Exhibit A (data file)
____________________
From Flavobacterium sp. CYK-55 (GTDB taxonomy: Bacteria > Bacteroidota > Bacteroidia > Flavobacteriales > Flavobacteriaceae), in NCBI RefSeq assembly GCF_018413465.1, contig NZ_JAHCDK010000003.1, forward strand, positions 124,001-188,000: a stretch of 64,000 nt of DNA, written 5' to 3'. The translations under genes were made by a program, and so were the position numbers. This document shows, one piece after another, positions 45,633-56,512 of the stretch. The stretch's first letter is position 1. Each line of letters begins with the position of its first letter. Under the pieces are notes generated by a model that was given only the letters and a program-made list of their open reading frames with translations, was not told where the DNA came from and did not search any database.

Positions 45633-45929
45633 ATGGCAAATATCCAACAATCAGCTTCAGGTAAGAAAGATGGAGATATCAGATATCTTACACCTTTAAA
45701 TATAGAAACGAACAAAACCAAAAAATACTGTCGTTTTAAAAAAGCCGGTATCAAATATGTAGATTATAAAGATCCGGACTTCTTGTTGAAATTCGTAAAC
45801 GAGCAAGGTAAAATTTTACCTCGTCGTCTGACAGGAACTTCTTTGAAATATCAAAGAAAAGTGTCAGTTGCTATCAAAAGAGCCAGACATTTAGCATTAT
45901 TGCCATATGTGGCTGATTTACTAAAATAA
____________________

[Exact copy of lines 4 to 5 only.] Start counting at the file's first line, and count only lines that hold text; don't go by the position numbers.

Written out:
45701 TATAGAAACGAACAAAACCAAAAAATACTGTCGTTTTAAAAAAGCCGGTATCAAATATGTAGATTATAAAGATCCGGACTTCTTGTTGAAATTCGTAAAC
45801 GAGCAAGGTAAAATTTTACCTCGTCGTCTGACAGGAACTTCTTTGAAATATCAAAGAAAAGTGTCAGTTGCTATCAAAAGAGCCAGACATTTAGCATTAT